In a telling example of how bad things can happen to creative people, the prosecution presents The Last Thing He Wanted. How does a director as stellar as Dee Rees (Mudbound, Pariah) go so thunderously wrong adapting a 1996 novel by the great Joan Didion, with a cast headed by Anne Hathaway, Ben Affleck, and Willem Dafoe? Here’s Exhibit A.
Incoherence courses through this Netflix Original, a 1980s-set political thriller that Rees wrote with Marco Villalobos. Anne Hathaway — her natural luminosity dimmed down to zero — plays Elena McMahon, a D.C. journalist who’s been told to stop reporting on the Reagan-era scandal she’s been covering, about U.S. funding of the anti-communist Contras in Nicaragua. Her new assignment at the fictional Atlantic Post (a less timid Didion named the real Washington Post) is to report on the president’s 1984 re-election campaign. “Some real things have happened lately,” says Elena in voice-over. “I want to know why.” Good luck with that, sister.
Instead, the film sends Elena globe-trotting around Nicaragua, El Salvador, Costa Rica, Los Angeles, and Miami, for reasons that remain murky. There’s something about her gunrunning, dementia-plagued daddy, Richard (Willem Dafoe), who needs her to help him pull off one last job that takes her back to the — wait for it — Contras. Things get worse when Elena encounters Treat Morrison, a shady diplomat, played by Ben Affleck as if a stick had been permanently placed up his ass. For obscure reasons, none having to do with sexual chemistry, Elena hops into bed with Treat. For his part, the bureaucrat looks far more aroused eating pie with Secretary of State George Schultz (Julian Gamble).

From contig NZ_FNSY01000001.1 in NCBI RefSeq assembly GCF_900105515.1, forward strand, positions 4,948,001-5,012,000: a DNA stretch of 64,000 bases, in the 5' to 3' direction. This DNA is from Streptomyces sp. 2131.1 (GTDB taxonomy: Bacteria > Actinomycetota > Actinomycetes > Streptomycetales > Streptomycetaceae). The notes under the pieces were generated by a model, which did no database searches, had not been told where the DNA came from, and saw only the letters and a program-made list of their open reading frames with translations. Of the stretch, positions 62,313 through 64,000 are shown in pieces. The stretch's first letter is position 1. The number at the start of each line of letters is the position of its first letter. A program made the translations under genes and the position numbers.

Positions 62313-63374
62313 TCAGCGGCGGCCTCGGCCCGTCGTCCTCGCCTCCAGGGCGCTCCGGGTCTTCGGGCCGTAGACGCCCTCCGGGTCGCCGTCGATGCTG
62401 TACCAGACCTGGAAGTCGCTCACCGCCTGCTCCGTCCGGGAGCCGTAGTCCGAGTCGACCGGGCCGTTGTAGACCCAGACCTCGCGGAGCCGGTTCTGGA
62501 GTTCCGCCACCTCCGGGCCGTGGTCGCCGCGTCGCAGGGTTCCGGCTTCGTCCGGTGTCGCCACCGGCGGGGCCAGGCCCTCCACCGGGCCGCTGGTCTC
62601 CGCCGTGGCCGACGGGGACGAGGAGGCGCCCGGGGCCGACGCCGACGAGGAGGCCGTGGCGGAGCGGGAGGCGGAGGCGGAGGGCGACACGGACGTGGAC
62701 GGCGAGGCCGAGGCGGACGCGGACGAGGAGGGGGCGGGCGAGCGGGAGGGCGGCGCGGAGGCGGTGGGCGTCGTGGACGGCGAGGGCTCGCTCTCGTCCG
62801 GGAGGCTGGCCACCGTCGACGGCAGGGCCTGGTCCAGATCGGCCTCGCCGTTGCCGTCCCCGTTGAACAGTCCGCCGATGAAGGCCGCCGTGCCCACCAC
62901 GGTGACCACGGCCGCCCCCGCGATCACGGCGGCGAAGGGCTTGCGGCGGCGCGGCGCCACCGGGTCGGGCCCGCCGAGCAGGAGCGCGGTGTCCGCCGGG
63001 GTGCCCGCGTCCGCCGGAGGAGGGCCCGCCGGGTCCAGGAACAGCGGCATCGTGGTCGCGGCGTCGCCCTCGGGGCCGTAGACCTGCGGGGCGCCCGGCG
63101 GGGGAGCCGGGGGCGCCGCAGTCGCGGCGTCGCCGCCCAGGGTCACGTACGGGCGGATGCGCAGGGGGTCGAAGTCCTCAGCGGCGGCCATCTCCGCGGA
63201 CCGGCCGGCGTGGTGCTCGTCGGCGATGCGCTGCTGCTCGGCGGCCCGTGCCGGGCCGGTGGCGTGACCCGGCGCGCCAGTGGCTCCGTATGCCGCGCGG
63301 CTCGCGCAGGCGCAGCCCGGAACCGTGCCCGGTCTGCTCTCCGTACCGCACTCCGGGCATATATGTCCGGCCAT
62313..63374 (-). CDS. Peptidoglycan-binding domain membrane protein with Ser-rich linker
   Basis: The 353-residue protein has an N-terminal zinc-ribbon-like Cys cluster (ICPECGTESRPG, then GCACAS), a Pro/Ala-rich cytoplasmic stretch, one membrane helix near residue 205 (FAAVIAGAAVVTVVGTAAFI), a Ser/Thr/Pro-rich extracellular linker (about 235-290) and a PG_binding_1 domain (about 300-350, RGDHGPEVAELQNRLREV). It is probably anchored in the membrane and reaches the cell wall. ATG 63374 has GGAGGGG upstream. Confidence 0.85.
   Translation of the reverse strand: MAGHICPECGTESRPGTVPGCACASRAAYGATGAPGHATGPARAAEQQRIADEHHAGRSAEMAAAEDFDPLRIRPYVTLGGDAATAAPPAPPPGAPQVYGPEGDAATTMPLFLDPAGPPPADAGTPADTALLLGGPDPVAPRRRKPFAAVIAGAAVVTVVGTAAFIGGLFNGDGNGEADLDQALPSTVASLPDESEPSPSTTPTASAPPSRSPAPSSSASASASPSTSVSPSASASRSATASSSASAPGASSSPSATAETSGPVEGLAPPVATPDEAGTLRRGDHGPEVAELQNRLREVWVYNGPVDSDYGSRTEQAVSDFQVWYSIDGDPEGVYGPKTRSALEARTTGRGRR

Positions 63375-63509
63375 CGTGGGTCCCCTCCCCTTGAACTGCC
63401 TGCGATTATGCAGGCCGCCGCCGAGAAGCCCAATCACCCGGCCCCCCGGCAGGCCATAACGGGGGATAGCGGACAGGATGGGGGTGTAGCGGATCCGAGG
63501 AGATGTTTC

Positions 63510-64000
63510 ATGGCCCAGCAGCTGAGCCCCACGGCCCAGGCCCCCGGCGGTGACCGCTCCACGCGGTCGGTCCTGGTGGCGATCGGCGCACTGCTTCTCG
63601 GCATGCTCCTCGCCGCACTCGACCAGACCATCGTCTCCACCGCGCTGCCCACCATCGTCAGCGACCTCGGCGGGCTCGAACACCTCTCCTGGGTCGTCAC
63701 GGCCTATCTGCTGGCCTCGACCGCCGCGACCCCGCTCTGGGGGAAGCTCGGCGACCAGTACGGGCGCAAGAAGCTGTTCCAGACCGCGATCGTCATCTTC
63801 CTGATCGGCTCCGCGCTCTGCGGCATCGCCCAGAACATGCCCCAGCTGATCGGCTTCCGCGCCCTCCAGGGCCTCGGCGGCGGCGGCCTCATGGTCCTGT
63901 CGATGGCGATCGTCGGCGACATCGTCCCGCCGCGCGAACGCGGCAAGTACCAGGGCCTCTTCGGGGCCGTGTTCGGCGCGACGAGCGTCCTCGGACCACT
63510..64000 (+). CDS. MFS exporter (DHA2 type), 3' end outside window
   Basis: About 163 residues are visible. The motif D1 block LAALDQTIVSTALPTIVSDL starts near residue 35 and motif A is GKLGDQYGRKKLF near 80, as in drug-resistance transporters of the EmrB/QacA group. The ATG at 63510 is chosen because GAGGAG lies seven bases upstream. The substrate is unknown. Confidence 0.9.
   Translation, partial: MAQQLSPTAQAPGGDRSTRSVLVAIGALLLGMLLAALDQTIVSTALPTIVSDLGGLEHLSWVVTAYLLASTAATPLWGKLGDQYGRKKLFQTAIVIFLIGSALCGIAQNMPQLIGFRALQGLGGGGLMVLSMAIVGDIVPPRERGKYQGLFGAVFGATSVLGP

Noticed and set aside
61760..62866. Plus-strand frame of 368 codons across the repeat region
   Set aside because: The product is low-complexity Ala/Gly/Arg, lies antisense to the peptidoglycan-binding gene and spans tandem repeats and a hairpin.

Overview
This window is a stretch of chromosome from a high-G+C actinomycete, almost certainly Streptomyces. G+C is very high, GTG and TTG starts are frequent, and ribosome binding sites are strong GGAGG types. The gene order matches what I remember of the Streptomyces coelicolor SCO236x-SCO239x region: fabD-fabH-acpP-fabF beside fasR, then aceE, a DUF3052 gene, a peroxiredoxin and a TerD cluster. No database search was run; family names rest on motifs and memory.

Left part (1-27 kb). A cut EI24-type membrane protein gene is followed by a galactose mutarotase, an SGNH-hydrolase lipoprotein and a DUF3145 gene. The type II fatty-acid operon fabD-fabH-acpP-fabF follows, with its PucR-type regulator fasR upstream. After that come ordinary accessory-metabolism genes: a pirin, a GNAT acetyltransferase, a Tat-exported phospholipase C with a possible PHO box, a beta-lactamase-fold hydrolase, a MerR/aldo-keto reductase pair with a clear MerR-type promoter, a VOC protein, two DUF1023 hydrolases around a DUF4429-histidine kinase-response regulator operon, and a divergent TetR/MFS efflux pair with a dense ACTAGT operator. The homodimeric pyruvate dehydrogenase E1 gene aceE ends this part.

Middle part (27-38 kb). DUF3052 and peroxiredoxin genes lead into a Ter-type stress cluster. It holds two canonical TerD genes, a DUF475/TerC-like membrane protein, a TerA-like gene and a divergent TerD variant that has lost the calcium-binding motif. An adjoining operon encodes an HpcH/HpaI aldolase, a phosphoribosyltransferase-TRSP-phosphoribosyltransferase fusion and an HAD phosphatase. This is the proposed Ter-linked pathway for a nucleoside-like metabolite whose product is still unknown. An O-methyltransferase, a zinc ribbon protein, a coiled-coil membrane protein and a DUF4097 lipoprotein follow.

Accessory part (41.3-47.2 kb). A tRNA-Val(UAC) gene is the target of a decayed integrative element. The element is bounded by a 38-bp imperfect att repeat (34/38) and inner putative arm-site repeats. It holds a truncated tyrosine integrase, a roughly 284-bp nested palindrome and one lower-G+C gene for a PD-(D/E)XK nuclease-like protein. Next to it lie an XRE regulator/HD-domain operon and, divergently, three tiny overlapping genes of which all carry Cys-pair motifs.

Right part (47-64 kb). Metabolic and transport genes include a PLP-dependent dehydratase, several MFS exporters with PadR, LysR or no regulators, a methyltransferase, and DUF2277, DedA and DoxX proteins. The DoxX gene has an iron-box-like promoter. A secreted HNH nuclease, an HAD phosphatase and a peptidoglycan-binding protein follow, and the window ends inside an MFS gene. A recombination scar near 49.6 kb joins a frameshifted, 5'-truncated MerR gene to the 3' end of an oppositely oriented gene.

Amid such confusing, incoherent doings, the divorced Elena phones her unhappy daughter at boarding school, takes a job as a maid at a resort run by an ex-pat played by Toby Jones, and seeks guidance from fellow journalist Alma (Rosie Perez). If she could help us negotiate this movie, we’d all be in her debt as well. It’s not as if Didion ever held the hands of readers to get them through the thickets of her biting prose. But the author’s provocative look at the moral crisis of a reporter who gets personally caught up in the story she’s covering had the advantage of a central theme. The movie settles for a series of baffling loose ends. In the novel, Didion mercilessly exposed the hollow core of American democracy. On film, The Last Thing He Wanted settles for just being hollow. It’s the last thing any of us wanted.